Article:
We were urged to pray strongly for His Holiness the Dalai Lama’s long life and that of our Gurus, the FPMT sangha and others. The cave contains many self-created images and syllables (rangjung). There is a rock in the shape of a box that grants all wishes; it is especially for women hoping to become pregnant. Even the sound of the bats in this cave is said to be the sound of the long-life syllable HRIH.
Over the years many great lamas have done retreat in the cave, and their life hindrances have been expelled. Kyabje Trulzhig Rinpoche has visited every year since he came into exile to perform life prayers for His Holiness.
The lower cave, ten-minutes walk down the hillside, is the Cave of the Eight Means of Attainment. This is where Guru Rinpoche slew a demon. Inside the entrace is the stone emanation of the flesh and blodd of the demon. To the left of the entrance is a white conch shell that comes out from the rock; Ven. Kunkyen and Ven. Jinpa took turns to blow through the hole. It is said that with hearing this sound the evil states of cyclic existence are shattered. Guru Rinpoche flew through the root of this case, leaving a large hole through which the sky is visible — this is called the sky door. Five hundred Arhats are said to have visited this place, and many people come here to practice Chöd.
Lama Zopa Rinpoche offered tsog at the Dakini gathering place and at the secret cave, wihch is an arrow’s distance away from the main cave, and is accessed by climbing a precarious bamboo ladder. Here we saw many crystals formed from the rock. On top of the tree-covered hill, Rinpoche and the Maritika Lama, accompanied by the small tulku, performed incense puja. Close by is Guru Rinpoche’s toilet in the form of a rock with a deep slit from which warm vapor is emitted from deep within the earth, and which is said to have curative properties. Nearby you look down through the sky door into the Cave of the Eight Means of Attainment far below.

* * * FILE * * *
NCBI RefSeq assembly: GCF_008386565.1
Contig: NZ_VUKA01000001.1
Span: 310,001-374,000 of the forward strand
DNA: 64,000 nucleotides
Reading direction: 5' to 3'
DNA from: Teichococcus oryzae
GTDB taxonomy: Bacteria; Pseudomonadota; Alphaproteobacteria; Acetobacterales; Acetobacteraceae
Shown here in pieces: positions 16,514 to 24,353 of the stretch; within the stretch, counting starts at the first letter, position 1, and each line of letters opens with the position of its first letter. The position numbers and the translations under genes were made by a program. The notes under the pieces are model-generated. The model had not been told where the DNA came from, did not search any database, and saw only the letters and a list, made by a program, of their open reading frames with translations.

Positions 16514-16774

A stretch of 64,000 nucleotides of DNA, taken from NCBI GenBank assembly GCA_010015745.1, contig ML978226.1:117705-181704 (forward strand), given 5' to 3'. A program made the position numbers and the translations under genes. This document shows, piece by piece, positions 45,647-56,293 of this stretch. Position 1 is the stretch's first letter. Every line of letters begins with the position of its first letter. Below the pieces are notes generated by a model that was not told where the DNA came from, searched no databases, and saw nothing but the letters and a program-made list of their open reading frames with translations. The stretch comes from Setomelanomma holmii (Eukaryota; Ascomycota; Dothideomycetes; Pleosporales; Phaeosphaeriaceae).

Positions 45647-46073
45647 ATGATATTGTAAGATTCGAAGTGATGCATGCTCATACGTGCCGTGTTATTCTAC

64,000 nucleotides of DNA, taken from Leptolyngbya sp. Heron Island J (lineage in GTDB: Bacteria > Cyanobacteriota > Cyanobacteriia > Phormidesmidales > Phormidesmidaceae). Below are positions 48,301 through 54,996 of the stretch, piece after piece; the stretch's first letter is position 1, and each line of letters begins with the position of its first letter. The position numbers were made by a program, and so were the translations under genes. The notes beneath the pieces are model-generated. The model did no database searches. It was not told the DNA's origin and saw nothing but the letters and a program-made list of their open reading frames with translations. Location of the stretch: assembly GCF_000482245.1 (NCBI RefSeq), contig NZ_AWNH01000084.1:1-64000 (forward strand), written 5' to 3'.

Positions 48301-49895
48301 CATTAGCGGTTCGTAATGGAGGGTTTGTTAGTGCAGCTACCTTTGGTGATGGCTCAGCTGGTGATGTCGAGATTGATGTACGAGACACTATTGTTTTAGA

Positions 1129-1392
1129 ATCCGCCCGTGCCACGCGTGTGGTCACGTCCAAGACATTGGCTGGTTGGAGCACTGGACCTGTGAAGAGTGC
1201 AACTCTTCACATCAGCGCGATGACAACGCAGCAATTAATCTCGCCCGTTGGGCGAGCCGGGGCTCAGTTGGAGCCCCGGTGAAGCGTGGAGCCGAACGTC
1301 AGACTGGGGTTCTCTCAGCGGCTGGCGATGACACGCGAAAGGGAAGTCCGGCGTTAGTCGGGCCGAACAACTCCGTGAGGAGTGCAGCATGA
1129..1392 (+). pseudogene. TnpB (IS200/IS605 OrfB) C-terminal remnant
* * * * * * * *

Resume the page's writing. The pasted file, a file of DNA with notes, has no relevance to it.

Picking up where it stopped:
There are other hills surrounding the caves: Manjushri Hill to the south-east and Vajrapani Hill to hte south-west. There is a Garuda cave nearby that we did not visit; Lama Zopa Rinpoche said this would be a good place to go to for people with cancer. A few hours walk away is the cave of Mandarava. On several occasions Rinpoche pointed out auspicious places for possible retreat huts.
On day Rinpoche went nearby to make offerings to the thirty-seven nuns from Thubten Choling monastery, who take turns to stay at the Maratika for six months. Under the direction of Kyabje Trulzhig Rinpoche they performed continuous long-life prayers for His Holiness the Dalai Lama.
When we left, Rinpoche was offered a bottle of holy water gathered from the caves. This nectar of immortality is said to extend the life span and purify the negative karma that causes one to be reborn in the lower realms. Rinpoche said he would use this when he gives long-life empowerments. We were all offered long-life pills made with this nectar.
One morning Rinpoche was checking to see what day we should return by helicopter to Kathmandu. “I am grasping at Maratika,” he said. “Next time we must stay longer.”
Upon arrival in Kathmandu Rinpoche remarked, “Now it all seems like a dream.”
Already since returning Rinpoche has advised on Kathmandu student to do retreat in Maratika.
Getting there: Flights from Kathmandu to Paphlu and a two-day walk or flight to Lamidanda, followed by an eight-hour walk. All flights are daily, weather permitting. Conditions are very basic but there is a guest house in the village. Detailed instructions are on the website www.maratika.org